If you’re looking for something more substantial than a quote, consider anything that will most easily fit in with their schedule, such as a written Q&A via email (rather than them having to fit in a full-hour for an interview); or a guest post (which can be ghostwritten by their team).

Ultimately you just need to remember: Any increase in friction will lead to a decrease in their promotion.

Keep Up The Momentum

Keep Up The Momentum

Once you’ve got their agreement, and your marketing plan is in place, you might be tempted to sit back and wait to bask in their reflected glory, as they co-promote themselves in perfect symbiosis with your event!

However, snapping back to reality (you’re a practical marketer, afterall)–you know that great things happen only with your persistent nurturing!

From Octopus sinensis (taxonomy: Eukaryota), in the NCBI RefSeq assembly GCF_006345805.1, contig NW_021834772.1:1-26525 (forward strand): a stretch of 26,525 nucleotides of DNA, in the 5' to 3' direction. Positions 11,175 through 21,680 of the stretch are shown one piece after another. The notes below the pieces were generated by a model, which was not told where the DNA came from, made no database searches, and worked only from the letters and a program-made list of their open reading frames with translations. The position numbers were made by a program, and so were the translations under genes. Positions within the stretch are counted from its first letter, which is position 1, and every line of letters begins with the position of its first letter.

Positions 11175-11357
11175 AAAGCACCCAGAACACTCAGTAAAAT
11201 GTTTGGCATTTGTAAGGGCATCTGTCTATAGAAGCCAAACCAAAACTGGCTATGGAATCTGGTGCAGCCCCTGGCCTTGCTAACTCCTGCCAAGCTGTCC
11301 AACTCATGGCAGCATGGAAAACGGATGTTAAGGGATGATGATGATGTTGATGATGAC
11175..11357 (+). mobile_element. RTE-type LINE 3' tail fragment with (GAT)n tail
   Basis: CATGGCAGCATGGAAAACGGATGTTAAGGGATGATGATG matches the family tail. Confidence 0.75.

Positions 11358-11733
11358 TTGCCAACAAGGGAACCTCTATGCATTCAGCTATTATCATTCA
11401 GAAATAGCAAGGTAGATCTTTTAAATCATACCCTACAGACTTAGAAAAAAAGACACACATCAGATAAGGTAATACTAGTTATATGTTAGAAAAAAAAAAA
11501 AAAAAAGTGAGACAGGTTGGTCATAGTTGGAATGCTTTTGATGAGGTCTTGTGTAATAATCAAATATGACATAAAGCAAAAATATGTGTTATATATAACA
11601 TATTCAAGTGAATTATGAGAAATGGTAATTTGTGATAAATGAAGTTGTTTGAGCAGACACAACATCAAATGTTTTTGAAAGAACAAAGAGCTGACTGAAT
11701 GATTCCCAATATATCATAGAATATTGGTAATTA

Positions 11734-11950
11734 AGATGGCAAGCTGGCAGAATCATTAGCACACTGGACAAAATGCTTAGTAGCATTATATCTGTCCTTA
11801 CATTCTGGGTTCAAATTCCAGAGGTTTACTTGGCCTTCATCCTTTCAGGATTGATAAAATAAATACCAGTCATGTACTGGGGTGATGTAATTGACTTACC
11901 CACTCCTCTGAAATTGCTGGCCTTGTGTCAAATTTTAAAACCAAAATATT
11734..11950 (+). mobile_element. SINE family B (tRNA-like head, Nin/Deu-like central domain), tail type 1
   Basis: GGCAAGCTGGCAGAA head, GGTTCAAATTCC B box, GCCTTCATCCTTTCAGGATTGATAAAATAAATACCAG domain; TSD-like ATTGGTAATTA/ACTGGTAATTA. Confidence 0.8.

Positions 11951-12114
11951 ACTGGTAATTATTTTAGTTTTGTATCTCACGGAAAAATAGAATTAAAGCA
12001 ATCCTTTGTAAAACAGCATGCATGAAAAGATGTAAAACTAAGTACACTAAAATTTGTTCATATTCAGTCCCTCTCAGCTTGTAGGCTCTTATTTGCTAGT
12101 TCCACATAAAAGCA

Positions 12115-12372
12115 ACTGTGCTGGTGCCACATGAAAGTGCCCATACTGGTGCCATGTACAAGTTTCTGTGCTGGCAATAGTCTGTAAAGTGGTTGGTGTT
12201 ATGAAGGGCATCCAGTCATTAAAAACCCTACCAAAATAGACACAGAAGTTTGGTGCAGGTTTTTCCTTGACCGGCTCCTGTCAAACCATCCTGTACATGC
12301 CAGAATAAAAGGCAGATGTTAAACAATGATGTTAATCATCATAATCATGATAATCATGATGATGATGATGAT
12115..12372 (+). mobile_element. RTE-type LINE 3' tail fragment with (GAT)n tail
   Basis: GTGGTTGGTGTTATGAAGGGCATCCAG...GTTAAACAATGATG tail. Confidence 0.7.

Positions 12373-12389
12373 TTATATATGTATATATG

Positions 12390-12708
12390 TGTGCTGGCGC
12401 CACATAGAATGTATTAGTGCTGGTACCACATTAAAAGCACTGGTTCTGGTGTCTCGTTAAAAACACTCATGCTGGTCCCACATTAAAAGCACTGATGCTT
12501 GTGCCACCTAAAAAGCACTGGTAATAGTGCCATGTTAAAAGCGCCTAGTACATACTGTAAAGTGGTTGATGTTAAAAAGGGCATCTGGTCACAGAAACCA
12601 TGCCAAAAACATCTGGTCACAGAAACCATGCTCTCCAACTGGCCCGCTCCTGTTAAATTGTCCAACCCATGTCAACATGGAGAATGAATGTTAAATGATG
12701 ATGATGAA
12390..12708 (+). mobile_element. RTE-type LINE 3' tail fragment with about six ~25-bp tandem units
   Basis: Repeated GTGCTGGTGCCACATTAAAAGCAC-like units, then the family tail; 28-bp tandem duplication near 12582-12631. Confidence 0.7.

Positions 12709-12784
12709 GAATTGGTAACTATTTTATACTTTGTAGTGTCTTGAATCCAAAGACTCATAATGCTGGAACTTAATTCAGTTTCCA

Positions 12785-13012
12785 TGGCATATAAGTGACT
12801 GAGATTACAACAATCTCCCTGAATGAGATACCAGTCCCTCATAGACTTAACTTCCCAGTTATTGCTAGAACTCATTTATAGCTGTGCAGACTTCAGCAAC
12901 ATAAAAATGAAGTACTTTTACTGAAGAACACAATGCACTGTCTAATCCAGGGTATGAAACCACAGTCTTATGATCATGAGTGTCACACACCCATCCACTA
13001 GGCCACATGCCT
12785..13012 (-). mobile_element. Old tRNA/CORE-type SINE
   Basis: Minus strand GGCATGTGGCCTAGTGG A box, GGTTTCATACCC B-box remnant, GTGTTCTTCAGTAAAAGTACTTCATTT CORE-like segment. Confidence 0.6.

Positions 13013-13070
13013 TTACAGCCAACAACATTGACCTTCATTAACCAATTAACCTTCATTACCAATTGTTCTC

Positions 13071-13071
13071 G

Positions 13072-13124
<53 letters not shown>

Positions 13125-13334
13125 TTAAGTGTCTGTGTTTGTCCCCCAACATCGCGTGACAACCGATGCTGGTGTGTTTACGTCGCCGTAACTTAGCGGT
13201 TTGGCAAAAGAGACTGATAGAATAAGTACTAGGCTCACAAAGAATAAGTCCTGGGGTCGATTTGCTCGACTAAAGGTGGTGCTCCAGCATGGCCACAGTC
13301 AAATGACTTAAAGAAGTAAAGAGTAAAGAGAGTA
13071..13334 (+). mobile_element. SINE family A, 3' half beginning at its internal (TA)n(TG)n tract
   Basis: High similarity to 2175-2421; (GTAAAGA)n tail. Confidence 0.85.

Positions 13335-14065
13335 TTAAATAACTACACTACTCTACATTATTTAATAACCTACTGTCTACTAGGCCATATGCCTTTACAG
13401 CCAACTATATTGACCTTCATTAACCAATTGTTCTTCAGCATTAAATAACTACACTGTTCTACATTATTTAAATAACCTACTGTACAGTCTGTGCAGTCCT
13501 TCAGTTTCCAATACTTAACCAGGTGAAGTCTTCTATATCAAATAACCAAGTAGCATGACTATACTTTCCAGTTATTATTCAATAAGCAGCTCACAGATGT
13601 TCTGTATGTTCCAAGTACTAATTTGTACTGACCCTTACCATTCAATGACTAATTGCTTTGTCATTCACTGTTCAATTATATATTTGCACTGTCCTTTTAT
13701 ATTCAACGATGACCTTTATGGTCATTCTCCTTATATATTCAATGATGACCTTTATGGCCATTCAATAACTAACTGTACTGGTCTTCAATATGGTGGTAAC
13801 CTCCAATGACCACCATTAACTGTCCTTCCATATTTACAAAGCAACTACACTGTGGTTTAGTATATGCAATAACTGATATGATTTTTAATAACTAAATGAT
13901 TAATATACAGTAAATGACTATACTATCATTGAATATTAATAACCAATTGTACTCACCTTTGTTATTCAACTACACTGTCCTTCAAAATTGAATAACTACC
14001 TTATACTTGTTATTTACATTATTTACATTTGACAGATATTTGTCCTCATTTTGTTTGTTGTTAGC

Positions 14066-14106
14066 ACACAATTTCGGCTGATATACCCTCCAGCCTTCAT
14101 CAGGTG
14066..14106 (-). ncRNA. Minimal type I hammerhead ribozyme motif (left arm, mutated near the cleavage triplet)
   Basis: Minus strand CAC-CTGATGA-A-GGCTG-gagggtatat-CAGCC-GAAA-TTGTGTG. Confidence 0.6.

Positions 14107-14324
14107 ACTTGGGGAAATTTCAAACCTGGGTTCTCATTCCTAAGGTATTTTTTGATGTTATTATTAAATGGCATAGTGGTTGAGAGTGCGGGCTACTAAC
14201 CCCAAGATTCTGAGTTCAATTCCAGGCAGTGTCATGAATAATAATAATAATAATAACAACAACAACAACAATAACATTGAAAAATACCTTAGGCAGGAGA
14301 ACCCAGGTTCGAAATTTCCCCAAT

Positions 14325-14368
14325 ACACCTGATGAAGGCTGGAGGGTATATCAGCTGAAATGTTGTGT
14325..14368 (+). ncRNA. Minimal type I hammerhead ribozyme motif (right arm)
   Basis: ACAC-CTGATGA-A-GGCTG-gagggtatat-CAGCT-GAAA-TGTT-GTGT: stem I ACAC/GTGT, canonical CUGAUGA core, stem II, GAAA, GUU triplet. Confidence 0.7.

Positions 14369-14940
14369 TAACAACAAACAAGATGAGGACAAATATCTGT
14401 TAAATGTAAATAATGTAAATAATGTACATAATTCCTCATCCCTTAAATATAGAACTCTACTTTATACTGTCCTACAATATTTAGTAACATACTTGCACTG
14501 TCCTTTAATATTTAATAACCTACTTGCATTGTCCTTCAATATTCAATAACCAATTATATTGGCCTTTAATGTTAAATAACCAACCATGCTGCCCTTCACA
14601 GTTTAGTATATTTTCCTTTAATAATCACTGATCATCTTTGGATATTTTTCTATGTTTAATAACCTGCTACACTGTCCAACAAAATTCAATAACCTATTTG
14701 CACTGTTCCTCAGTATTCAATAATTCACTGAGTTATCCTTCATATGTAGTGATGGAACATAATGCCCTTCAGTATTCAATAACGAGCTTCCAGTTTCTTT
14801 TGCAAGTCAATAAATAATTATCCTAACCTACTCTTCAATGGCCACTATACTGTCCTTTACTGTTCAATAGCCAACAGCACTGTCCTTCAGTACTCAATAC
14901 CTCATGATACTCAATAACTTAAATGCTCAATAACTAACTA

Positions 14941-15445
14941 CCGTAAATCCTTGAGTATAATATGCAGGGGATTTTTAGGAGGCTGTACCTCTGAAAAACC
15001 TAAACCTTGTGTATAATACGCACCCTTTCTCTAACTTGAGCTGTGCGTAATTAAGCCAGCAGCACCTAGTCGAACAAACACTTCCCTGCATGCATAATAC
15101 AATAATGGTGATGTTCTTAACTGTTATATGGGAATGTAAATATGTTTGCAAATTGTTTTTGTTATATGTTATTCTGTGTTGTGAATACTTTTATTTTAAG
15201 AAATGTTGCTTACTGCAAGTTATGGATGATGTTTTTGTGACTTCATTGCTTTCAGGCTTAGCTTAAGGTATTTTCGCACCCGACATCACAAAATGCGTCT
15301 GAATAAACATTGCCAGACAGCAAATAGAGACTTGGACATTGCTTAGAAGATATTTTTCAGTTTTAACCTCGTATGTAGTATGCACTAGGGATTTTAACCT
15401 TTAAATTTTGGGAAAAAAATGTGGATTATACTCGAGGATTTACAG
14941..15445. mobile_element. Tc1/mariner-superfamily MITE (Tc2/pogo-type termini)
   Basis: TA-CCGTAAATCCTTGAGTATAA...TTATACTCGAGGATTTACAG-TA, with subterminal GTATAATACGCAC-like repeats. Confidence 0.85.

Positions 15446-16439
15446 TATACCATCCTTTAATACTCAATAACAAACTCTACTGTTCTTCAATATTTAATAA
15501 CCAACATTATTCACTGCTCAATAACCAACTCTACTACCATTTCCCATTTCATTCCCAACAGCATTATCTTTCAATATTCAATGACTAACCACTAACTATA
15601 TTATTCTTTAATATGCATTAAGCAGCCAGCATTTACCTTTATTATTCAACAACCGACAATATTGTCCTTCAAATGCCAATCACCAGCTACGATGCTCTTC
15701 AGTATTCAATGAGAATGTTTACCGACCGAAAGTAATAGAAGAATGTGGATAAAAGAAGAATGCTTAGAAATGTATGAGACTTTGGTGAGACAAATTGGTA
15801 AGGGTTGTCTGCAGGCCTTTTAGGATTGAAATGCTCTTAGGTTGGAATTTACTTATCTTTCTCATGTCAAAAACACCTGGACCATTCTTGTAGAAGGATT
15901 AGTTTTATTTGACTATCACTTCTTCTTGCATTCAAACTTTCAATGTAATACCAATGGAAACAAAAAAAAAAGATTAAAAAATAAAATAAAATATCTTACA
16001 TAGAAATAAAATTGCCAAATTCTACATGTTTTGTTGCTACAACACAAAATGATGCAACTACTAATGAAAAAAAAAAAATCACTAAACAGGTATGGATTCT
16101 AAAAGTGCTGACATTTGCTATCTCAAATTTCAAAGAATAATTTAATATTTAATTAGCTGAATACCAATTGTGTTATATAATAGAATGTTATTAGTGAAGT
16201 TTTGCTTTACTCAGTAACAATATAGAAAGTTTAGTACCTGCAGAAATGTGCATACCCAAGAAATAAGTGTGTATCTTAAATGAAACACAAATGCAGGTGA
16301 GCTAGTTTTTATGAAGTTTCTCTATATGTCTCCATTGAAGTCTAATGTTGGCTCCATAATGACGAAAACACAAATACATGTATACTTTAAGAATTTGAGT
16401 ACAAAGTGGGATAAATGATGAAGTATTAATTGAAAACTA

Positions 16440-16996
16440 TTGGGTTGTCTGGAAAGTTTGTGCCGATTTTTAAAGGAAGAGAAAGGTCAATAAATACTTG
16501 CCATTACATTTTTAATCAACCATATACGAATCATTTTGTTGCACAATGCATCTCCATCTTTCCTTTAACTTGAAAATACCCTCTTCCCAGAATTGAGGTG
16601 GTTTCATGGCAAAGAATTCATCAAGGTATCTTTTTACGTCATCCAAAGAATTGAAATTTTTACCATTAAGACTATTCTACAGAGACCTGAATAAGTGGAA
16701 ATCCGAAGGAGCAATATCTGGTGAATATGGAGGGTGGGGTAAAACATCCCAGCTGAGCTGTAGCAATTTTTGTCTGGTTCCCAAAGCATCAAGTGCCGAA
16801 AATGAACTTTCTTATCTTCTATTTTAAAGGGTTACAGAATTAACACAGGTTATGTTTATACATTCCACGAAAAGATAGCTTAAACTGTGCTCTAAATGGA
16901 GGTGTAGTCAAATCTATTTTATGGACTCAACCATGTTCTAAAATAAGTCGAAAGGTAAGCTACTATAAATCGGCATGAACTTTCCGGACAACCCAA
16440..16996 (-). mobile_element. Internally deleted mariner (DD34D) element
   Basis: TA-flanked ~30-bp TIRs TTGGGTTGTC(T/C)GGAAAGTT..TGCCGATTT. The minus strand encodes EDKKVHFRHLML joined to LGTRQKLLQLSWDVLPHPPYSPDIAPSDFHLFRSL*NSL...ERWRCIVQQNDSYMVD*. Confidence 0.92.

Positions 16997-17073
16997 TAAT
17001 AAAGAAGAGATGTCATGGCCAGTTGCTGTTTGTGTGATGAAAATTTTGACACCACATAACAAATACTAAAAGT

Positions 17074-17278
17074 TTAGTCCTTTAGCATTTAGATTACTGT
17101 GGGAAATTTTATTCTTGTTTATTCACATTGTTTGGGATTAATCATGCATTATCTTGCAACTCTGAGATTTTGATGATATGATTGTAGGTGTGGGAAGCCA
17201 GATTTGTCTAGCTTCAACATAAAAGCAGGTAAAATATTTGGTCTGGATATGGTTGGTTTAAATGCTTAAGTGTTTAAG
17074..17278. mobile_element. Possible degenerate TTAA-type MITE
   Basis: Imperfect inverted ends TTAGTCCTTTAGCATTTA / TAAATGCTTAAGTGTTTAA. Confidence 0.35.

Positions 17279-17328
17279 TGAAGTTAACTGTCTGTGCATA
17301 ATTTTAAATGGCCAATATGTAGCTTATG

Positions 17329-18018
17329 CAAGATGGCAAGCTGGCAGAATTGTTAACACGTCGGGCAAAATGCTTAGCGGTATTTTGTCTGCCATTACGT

You therefore need to move to Stage Three, and ensure you’re staying top-of-mind with the speaker, by keeping a continuous dialogue with them.  Or, if it’s the programme manager who holds that relationship, ‘bug’ them to keep the lines of communication open for you.

If your event is weeks (or months) away, it’s not likely top of their agenda to talk about it.  However, with consistent (not spammy) nudges through mentions on social media, the occasional email and friendly phone call, it’s much more likely they’ll mention speaking at your event when an appropriate opportunity presents itself, rather than forgetting it altogether.

If you’re really keen, you can try to proactively sync up any mutually beneficial opportunities for co-promotion with their PA or PR team, or for that really special keynote speaker, you might even act as a surrogate PR agent yourself, creating and shepherding the opportunity, so you know you can drop in a byline about your event at the end of the interview.